“My cell phone is the only way for me to communicate with people in my organization and in other networks. It is important for my work. Someone may be stuck somewhere and need my help. Because I have my cell phone with me, they can call me and I can help them as an activist. Also, someone can send a message to tell me to check email to find and print a document they have sent me. (The printer and laptop are not mine but the cell phone is). In the past it was difficult for me to access emails – I could go for two weeks or even more without using the internet. But on my new phone I can look up information on the internet and share it. I can go on Facebook. I can even get the news. Of course, I have to buy airtime to pay for using the internet. A cell phone doesn’t store much information, not as much as a laptop. A cell phone is easy to for someone to steal. But, still, it is very useful to have one.” Tiwonge Gondwe, Woman Activist Leader, Northern Malawi (ICT Toolkit for Feminist Movement Building, 2015 p12)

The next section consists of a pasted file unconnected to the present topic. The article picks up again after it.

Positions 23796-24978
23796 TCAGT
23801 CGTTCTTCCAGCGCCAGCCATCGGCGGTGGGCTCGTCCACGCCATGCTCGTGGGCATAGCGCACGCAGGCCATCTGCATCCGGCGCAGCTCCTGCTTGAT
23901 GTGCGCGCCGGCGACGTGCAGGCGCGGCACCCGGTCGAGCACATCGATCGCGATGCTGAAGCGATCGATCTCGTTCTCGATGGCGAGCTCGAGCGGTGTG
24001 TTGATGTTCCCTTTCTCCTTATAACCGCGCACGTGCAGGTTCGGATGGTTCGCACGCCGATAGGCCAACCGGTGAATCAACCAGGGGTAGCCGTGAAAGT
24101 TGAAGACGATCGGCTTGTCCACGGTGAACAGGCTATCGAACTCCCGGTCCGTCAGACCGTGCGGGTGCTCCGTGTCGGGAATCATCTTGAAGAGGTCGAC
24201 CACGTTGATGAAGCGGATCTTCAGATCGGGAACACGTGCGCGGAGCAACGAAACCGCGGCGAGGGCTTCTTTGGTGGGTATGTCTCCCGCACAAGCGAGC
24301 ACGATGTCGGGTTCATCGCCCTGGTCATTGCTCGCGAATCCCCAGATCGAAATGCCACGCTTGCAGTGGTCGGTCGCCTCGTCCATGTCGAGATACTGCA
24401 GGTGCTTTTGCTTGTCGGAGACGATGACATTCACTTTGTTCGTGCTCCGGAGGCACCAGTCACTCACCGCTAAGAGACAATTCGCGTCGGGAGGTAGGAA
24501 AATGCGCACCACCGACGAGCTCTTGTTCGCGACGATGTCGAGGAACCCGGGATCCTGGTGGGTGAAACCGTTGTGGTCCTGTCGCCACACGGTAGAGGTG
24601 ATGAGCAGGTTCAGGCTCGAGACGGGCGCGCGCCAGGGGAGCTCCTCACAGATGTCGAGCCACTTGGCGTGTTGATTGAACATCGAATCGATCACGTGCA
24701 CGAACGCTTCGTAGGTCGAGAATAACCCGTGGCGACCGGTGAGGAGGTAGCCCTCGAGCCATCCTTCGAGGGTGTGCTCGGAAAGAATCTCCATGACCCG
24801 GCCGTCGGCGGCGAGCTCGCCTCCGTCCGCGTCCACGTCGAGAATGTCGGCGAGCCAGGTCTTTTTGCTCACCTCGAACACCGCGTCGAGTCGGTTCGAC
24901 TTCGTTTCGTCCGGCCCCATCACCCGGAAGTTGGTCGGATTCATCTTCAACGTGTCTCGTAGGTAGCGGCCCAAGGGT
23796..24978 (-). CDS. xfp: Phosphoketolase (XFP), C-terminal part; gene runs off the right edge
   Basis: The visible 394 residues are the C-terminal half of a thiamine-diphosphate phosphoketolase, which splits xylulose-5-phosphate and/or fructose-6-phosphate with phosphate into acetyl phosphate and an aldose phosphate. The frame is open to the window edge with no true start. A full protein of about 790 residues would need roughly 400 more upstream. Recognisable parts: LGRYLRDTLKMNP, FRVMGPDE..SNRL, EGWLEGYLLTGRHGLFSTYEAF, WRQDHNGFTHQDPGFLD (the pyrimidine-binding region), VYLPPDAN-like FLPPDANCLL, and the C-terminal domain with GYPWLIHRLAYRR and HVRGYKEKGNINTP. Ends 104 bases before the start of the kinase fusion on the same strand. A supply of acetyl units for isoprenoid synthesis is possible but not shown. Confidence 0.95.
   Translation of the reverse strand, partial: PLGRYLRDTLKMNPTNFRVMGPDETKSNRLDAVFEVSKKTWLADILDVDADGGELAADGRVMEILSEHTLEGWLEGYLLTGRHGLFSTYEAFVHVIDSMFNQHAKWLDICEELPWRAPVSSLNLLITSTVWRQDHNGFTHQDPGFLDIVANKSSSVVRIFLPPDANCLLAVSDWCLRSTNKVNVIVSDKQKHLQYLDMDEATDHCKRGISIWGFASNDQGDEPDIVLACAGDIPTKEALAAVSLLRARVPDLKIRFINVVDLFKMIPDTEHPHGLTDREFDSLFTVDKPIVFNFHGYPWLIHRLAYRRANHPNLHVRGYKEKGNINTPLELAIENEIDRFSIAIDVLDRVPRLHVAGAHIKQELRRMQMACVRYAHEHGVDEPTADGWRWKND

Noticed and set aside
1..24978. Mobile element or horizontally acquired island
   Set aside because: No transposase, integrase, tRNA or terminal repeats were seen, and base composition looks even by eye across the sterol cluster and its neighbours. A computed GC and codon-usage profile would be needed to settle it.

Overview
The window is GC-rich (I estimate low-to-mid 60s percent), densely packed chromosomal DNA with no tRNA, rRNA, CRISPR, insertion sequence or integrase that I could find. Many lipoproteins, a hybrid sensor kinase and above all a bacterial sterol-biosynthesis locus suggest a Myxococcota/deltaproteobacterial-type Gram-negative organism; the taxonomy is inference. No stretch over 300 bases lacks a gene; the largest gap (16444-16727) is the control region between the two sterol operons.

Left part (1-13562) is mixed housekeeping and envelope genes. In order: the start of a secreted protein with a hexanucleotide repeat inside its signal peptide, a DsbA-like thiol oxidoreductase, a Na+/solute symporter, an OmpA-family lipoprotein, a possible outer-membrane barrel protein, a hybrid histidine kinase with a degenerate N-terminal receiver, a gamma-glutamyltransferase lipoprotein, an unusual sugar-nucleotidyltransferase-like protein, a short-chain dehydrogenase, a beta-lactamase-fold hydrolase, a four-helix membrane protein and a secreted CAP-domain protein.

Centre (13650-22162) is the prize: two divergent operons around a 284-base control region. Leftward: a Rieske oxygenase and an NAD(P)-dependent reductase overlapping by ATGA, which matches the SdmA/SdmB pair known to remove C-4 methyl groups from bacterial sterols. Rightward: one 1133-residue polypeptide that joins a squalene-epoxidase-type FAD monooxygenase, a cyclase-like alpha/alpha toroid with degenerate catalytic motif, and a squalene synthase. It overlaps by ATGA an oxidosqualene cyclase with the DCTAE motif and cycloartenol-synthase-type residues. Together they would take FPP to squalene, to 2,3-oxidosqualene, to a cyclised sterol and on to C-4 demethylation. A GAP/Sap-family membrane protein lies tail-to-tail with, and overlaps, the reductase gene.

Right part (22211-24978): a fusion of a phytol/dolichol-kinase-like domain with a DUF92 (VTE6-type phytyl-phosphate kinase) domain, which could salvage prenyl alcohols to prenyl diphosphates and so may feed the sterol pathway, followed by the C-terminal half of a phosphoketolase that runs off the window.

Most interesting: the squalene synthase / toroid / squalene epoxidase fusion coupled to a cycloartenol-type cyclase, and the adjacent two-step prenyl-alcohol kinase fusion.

“Who are the ‘right’ women for ICTs?” “We are.”
Launched in 2012 as part of a long-term movement building initiative led by HIV-positive women activist leaders, the Our Bodies, Our Lives Campaign is committed to fighting for better lives, healthcare and wellbeing for positive women across Malawi. In March 2016, women activists launched a participatory action research (PAR) Monitoring, Evaluation and Learning (MEL) process with computer tablets that will help women to build evidence to fuel local to international advocacy agendas. Using a data management system called KOBO, the 30 MEL point people across Malawi are gathering data on healthcare in their communities, how difficult it is to access it and the quality of care as well as drug adherence and the challenges of stigma, discrimination and more that positive women come up against on a daily basis.